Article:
/kəˈmyunɪti / [kuh-myoo-ni-tee]
noun – a social, religious, occupational, or other group sharing common characteristics or interests and perceived or perceiving itself as distinct in some respect from the larger society within which it exists (usually preceded by the): the business community; the community of scholars.
We recently had the opportunity to share with a group of foster parents about the value and necessity of being part of a close-knit community. Like the old song says, “We all need someone to lean on.” But more than just needing someone to lean on we all need to be someone that other people can lean on too.
People who volunteer tend to have higher self-esteem, psychological well-being, and happiness. All of these things go up as their feelings of social connectedness goes up, which in reality, it does. It also improves their health and even their longevity.*
That’s the beauty of true community, for it to work well both give and take need to be there in healthy proportions. Sometimes you take and sometimes you give. What you essentially need is a support group of people who depend on you.
This, of course fits with the original design of things. God created us to be relational beings. He created us to live in relationship with Him and in relationship with others. It seems like true meaningful relationships are a rarity in our consumer culture.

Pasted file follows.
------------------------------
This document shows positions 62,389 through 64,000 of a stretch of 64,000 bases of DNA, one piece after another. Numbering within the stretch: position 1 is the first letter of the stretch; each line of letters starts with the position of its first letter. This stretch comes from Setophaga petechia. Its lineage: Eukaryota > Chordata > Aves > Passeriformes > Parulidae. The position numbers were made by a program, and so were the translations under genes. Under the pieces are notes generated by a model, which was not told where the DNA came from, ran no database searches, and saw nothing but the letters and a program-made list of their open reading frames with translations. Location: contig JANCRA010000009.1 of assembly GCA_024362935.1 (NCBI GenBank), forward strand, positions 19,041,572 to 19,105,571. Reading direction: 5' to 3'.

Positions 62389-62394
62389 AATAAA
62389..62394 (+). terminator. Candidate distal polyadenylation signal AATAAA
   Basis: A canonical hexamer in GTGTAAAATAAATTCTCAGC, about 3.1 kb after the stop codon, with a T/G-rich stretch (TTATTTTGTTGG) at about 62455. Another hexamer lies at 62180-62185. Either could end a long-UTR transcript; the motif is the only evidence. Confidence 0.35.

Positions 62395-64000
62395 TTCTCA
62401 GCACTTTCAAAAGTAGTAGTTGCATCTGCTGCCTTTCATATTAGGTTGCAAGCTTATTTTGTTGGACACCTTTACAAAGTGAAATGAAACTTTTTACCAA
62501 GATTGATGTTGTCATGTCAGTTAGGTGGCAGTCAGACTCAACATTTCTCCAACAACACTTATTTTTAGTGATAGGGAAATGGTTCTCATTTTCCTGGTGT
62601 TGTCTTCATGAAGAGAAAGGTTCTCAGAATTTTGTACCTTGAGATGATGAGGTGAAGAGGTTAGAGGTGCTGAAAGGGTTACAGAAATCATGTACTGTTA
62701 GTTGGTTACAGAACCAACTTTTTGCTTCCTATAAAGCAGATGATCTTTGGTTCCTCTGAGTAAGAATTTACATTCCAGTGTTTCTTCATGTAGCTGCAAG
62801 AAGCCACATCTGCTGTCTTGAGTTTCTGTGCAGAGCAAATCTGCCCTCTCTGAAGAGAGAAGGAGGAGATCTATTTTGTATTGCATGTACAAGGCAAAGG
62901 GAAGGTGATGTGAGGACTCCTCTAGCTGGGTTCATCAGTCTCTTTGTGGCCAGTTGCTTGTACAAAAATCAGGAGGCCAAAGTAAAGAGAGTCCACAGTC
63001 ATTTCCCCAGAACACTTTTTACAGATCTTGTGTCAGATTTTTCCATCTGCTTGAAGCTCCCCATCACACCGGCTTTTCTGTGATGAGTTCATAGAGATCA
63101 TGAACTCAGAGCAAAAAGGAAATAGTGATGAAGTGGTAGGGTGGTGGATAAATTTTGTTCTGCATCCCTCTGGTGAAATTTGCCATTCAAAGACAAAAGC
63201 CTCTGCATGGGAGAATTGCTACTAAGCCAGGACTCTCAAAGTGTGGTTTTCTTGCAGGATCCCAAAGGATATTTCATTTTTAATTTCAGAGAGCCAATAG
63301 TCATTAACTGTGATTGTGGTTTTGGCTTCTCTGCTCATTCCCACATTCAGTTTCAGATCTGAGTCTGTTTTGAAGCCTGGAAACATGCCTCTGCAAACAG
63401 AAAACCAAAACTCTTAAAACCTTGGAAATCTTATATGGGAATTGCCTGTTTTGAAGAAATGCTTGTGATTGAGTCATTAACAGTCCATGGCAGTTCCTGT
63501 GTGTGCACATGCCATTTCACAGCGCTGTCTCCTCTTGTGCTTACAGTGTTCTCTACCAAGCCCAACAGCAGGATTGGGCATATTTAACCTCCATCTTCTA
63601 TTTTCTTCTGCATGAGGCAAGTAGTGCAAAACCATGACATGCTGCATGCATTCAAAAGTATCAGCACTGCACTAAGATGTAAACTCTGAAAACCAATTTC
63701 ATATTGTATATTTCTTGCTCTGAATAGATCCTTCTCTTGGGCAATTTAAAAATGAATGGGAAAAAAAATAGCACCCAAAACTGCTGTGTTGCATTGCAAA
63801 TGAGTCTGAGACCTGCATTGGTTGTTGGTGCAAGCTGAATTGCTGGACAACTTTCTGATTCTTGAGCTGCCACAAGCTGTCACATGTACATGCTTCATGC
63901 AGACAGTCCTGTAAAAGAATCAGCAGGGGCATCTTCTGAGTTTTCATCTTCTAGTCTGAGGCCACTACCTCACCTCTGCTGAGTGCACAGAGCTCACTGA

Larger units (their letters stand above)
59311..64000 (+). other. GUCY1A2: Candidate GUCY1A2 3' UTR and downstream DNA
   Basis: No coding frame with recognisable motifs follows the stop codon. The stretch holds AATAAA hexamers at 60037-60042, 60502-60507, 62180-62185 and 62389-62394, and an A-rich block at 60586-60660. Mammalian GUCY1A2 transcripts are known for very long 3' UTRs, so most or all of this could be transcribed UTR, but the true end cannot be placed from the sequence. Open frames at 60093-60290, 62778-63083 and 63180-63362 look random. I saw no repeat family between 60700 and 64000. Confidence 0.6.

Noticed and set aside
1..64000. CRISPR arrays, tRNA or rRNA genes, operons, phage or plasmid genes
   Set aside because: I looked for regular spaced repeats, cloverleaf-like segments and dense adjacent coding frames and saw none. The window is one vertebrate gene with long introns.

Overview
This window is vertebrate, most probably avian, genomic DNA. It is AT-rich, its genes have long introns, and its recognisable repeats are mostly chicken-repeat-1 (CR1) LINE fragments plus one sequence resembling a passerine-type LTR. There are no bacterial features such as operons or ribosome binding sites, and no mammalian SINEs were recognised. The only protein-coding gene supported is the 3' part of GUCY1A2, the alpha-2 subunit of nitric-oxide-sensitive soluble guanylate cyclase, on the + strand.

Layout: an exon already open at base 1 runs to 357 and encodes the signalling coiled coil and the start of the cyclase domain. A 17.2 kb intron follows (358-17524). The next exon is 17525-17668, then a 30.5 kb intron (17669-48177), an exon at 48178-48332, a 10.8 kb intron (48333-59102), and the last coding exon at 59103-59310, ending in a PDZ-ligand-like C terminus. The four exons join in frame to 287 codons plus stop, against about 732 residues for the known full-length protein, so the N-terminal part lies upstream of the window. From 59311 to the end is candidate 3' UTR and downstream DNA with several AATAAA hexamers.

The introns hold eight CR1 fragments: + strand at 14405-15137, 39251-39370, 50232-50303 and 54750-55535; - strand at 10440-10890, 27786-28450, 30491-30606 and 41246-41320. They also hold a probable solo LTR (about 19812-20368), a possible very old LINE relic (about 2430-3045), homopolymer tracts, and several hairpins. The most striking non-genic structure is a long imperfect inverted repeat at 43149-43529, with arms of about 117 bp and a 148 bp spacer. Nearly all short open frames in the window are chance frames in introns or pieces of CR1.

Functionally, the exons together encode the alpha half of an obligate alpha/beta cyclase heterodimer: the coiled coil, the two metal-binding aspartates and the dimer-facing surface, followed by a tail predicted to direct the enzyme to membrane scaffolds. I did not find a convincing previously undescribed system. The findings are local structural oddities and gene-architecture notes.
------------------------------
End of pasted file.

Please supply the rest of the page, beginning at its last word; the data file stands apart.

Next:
Giving is hard when we are conditioned to take, but you have to have people in your life who are invested in you like you are invested in them. They know you and love you anyway.
While it’s easy to focus on the many positives associated with living in community we can’t forget the negative impact of isolation. When we hear of families that have reached the end of their tether, and are ready to throw in the towel, we usually find that they have no support mechanism around them.
We find that when things started getting difficult they didn’t seek help or build meaningful relationships, instead they chose to retreat. They thought that stepping away was the best thing to do. I get that retreating seems like the path to take but it is not. We need people to invest in our lives, to stand with us when things are tough and who will help (make) us deal with the issues at hand because without dealing there can be no healing.
Take the time to be a friend. Let some people in who are willing to invest in your life and who are willing to have you invest in their lives. It might scare you at first but it will be one of the best things you do.
*Why Helping Others Makes Us Happy – Pursuing self-interested goals drives ongoing community engagement and raises self-esteem.
By Philip Moeller – US World News and Report